At a macro level the balance tilts in favor of the idea with the maximum noise. As I have already stated, you make your noise and if everyone else joins you then you will succeed in changing the law. We in India are no less in comparison to how the citizens collectively tilt the power balances. We have seen the decline of the BJP for instance from the national scene and to add to your last line in that quote, it is not just about the people, the government is the people.
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Adithya: "Siddharth is a wonderful example of this sort of opposition/whining. I would like to state that parts of what Siddharth stated is in complete support of Maoist thought but he will not be persecuted for saying that because not for once has he suggested that the ideology (in terms of armed struggle) is correct nor did he extend support to further their terrorist activities."

Slight disagreement there, Adithya. And the disagreement arises from the use of the word "thought".

I am sure you would agree that water is vital for sustaining human life. Charu Mazumdar and Osama Bin Laden would agree with the same too. It surely would not imply that the notion that water is important for human existence can be called Maoist or Al-Queda "thought". It's the recognition of the reality. Maoist "thought" would refer to their ideas, opinions and ideology, which I do not share with them at all (as you recognised in the latter half of the sentence, and later in your comment).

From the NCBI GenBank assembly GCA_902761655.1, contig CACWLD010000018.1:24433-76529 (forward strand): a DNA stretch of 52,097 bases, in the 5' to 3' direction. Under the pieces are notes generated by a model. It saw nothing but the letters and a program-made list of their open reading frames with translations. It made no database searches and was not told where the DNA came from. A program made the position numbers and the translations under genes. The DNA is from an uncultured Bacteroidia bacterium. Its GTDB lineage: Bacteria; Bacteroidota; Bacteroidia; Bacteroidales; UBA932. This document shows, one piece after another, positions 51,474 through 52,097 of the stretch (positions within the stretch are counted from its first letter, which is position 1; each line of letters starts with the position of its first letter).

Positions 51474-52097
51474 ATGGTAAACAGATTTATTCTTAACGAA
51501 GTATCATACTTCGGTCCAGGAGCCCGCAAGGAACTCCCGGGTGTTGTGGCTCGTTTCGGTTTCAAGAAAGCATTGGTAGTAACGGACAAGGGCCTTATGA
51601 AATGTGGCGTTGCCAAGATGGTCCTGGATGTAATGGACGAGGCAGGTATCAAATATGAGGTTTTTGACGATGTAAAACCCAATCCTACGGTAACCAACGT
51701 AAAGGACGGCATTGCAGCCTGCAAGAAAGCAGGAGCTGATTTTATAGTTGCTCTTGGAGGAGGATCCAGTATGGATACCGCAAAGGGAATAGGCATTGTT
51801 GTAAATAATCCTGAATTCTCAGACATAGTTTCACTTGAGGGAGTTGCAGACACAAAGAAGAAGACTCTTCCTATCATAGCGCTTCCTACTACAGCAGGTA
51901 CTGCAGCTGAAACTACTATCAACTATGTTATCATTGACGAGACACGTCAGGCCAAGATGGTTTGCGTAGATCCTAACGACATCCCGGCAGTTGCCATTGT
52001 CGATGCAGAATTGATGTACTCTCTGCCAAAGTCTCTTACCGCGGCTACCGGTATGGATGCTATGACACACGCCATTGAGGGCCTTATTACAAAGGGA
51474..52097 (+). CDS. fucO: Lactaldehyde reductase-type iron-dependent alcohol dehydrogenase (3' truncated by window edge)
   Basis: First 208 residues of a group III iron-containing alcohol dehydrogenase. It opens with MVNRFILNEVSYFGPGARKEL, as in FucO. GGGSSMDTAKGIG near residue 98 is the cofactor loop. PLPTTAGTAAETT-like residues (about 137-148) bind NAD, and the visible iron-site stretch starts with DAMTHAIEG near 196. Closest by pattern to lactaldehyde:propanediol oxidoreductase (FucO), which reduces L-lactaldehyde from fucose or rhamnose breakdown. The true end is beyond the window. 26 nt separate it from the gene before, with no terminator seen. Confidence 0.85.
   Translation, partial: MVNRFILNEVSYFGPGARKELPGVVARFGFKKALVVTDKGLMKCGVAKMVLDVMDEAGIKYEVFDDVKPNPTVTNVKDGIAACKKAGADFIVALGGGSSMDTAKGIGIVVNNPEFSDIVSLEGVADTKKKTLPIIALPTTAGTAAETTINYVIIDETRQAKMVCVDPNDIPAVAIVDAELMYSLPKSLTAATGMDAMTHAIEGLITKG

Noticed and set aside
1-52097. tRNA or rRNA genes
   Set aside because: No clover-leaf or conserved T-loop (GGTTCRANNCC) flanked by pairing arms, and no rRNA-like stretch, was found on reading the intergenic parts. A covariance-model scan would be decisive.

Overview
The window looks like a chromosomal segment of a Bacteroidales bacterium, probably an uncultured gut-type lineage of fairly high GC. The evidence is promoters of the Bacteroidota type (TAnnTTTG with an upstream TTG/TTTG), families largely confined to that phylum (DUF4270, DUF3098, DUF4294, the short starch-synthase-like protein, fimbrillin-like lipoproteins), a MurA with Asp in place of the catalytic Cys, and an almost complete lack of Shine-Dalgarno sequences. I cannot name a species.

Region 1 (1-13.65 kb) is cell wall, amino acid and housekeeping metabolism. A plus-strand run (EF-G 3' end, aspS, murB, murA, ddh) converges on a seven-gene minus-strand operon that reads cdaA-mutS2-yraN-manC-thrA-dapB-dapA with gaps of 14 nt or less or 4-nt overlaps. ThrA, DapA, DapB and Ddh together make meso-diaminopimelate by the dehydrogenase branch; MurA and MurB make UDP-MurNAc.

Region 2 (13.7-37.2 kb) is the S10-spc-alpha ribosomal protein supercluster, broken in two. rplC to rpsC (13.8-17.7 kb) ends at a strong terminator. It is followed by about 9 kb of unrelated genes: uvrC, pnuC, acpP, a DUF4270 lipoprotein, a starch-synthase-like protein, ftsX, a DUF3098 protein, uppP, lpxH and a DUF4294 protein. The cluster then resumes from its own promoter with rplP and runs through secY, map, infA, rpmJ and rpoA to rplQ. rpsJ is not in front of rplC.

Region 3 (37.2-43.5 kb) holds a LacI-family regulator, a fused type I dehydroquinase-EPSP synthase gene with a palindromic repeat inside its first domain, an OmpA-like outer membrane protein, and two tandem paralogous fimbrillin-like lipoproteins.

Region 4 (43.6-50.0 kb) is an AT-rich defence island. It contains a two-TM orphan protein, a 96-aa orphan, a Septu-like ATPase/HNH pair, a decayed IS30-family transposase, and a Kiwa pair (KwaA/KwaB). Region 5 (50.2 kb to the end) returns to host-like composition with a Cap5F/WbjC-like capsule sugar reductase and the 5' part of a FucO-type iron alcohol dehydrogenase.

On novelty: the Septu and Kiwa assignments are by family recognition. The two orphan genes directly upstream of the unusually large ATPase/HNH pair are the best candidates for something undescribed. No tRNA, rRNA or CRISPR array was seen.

This is why my comments don't constitute the same type of commentary by the likes of Arundhati Roy and Varavara Rao, who have openly written about why only an armed revolution can be a lasting solution to the "corporate-Hindu-political" nexus (although Arundhati has come out speaking against violence, she has written in her books about her passive support of an armed struggle). The above law is targetted, I presume, on the likes of such individuals, and not me or someone like a Digvijay Singh.